Mad bike riding scientist
Join Date: Nov 2004
Location: Denver, CO
Bikes: Some silver ones, a black one, a red one, an orange one and a couple of titanium ones
Mentioned: 5 Post(s)
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Originally Posted by DMF
Shimano locates the ramps and pins differently on different crank sets. In addition, the spacing between the rings is nominally the same between 9-spd and 10-spd, but like different groups within each generation the spider face plus the ring thickness (plus the odd spacer) determines the actual centerpoint. Mix groups or even models within groups and the spacing is not guaranteed.
You took the wrong option for improving shifting. Rather than change rings you should have changed dérailleurs.
No need to change the derailer. This sounds like a cabling/stops issue. It shouldn't matter if what kind of derailer or rings the crank has, if you move the derailer far enough the chain has no where else to go but up onto the gear.
Downshift the front to the small cog. This should be the lowest tension point on the cable. Check to see that the cable is taut. It should have a little play in it but not much. Now spin the crank and see where the derailer is positioned in relation to the inner cog. It should be positioned so that it doesn't rub when you are in the lowest gear in the back but just barely. If you have significant daylight between the chain and the inner plate on the derailer, you can fiddle with the low limit screws. You shouldn't have to move it very far.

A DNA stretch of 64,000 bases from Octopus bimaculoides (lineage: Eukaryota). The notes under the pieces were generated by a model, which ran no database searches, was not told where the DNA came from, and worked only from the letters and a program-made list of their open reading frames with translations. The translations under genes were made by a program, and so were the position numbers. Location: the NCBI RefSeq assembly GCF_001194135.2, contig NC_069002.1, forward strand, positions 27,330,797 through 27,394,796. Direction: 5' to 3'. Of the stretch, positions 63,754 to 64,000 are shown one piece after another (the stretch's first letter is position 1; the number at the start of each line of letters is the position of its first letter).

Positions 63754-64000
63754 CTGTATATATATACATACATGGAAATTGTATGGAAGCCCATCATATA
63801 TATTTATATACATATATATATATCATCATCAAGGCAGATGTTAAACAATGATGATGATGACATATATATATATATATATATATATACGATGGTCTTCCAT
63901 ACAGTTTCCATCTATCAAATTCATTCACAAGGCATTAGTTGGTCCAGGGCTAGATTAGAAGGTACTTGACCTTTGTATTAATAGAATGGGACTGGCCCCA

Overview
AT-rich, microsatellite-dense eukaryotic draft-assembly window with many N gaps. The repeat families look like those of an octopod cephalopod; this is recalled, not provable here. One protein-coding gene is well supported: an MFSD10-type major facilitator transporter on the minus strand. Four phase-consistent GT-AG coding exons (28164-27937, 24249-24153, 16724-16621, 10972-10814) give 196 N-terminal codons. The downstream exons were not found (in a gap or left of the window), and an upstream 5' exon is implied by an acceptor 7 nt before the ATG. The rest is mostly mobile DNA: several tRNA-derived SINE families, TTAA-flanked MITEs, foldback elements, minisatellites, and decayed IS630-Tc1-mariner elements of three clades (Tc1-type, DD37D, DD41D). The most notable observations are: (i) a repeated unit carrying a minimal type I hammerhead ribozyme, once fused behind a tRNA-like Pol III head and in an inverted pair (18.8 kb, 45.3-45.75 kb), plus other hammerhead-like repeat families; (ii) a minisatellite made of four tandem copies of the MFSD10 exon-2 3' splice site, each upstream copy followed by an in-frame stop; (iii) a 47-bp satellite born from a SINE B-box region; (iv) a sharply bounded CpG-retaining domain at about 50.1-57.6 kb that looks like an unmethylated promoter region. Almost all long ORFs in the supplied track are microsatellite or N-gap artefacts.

Check the cable again. If it is loose, either adjust the slop with the barrel adjusters or reposition the cable.
Now shift outward to the big ring (in a middle range gear on the rear). If the derailer won't throw far enough to make the shift, you can fiddle with the high limit screw to move it outboard. Once you get it onto the big ring shift from the middle of the cassette to the high gear on the cassette. Check to see that you don't have chain rub on the outer plate and adjust the cable tightness and/or limit screw accordingly.
You may also want to check the crank on the spindle (perhaps before you go messing with the derailer
) to make sure it is properly seated. If the bike shifted up to the big ring before, it should do so now.
Another thing to check (again perhaps before you go messing with the derailer) is the ring itself. You did
reinstall it in the proper direction, didn't you? If the outer face is now the inner face, that could move it too far outboard.